Dysphagia and dysarthria can occur in patients with idiopathic Parkinson’s disease, but they are usually late features of the disease or at least they appear in the middle course of the illness. There mere presence is not enough to suggest that they are red flag signals, however when they occur early and are a prominent feature of the disease, they represent a red flag and suggest a diagnosis other than true Parkinson’s disease such as progressive supranuclear palsy or multiple system atrophy. Other than its timing and severity, the dysphagia in progressive supranuclear palsy is not very much different from what is seen in advanced Parkinson’s disease. Likewise dysarthria when present, looks very similar in true Parkinson’s disease and in parkinsonian plus syndromes except that it is again a late feature in Parkinson’s disease and usually appears early in parkinsonism plus syndromes. Some patients of progressive supranuclear palsy may have a spastic quality in their dysarthria which has been called “growling dysarthria”.16 Also some patients of multiple system atrophy may show a “scanning” dysarthria, because of the prominent cerebellar dysfunction.
g. Presence of early and prominent dysautonomia
d. Early appearance of hallucinations and delusions
When signs of parkinsonism involve exclusively or at least disproportionately, both lower limbs, it is called “lower body parkinsonism” and this is considered another important red flag. Lower half parkinsonism is typically seen in people past the age of 70 which is an age considered unusual for idiopathic Parkinson’s disease to start because most idiopathic PD patients begin to develop symptoms around 60 years of age. Here the gait is slow and shuffling, but unlike idiopathic Parkinson’s disease its base is often wide rather than narrow and the “arm swing” is not lost as it is in true Parkinson’s disease. Most of these patients often show “freezing”, early falls and “impaired postural righting reflexes”. Their upper limbs, facial appearance and speech are however quite normal. This syndrome is seen in many conditions including normal pressure hydrocephalus, vascular parkinsonism or as a primary gait disorder in the elderly where there is a gait “ignition” or “starter failure”.14,15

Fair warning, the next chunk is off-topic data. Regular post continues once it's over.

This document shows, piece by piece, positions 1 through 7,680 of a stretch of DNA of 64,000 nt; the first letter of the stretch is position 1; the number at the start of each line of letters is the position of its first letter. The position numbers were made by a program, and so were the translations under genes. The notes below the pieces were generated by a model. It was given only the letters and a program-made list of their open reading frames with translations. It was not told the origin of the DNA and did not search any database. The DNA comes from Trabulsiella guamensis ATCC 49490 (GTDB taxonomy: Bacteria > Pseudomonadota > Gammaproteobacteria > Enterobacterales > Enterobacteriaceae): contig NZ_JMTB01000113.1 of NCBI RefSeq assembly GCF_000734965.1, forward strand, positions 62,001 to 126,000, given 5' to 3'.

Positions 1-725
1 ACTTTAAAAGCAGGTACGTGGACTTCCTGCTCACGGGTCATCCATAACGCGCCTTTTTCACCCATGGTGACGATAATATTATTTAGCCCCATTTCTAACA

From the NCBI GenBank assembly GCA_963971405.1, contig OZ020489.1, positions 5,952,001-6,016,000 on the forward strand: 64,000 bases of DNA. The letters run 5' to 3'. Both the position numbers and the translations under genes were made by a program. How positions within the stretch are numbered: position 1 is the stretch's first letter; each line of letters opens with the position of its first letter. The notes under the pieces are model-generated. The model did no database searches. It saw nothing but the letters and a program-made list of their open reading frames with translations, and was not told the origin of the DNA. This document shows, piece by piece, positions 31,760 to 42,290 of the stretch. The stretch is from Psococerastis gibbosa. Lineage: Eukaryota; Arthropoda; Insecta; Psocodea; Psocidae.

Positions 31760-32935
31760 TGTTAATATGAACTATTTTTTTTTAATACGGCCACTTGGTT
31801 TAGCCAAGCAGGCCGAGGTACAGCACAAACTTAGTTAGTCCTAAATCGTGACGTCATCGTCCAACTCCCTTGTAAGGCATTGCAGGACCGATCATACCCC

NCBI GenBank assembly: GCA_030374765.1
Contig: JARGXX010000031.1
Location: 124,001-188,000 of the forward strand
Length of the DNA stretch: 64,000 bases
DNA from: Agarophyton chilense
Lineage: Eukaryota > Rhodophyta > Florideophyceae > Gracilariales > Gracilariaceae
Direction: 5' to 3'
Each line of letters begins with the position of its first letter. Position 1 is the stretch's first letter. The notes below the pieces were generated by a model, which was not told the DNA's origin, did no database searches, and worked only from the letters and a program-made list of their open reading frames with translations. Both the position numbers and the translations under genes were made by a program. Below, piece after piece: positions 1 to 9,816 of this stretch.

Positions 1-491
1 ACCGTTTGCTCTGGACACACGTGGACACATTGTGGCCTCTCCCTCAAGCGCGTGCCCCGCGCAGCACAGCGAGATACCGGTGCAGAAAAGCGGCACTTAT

Presence of dysautonomia is often required as an essential feature for the diagnosis of multiple system atrophy, but dysautonomia can be a sign of idiopathic Parkinson’s disease as well. So it is not necessarily, presence of dysautonomia, but its timing and severity that are important. Dysautonomia appears much earlier and much more severely in multiple system atrophy than it does in idiopathic Parkinson’s disease. So dysautonomia appearing early in the course of a parkinsonian syndrome acts as a red flag that alerts the physician that it might be multiple system atrophy and not Parkinson’s disease.17 Another important point to take notice regarding dysautonomia is that the patients may not volunteer any information about their dysautonomic symptoms unless asked. It is therefore the duty of the physician to look carefully
Signs and symptoms that cast doubt on the diagnosis of Parkinson’s disease
for this red flag and interrogate patients about symptoms that suggest dysautonomia, such as erectile dysfunction in males. Similarly another important feature of dysautonomia is postural hypotension which may not always present with classic symptoms like “frank syncope” or “near syncope” Here one has to look for minor features of orthostatic hypotension such as constipation light headedness or dizziness on change of posture. They can also have post-prandial drowsiness, visual blurring, problems in concentration. Some time these patients, complain of occipital or posterior cervical pain which is attributed to hypoperfusion of neck muscle and has been called the “coat hanger’s sign”.18 Therefore it is important to check blood pressure in supine and in standing position to confirm, if there is orthostatic hypotension and if it is severe or if it appears early, it is a red flag.
h. Presence of cold dusky hands
Patients with multiple system atrophy may show cold, dusky violaceous hands and feet with slow refilling after blanching. This is a feature that has been reported by may investigators and if present, is considered a red flag. It is attributed to autonomic dysregulation of blood vessels supplying the distal parts of the extremities and is supposed to be a characteristic feature of multiple system atrophy.19
j. Presence of retrocollis, anterocollis, myoclonus, blepharospasm, and eyelid opening apraxia.
i. Presence of non nigrostriatal features such as cerebellar sign lower motor neuron sign, pyramidal, parietal lobe signs and aphasia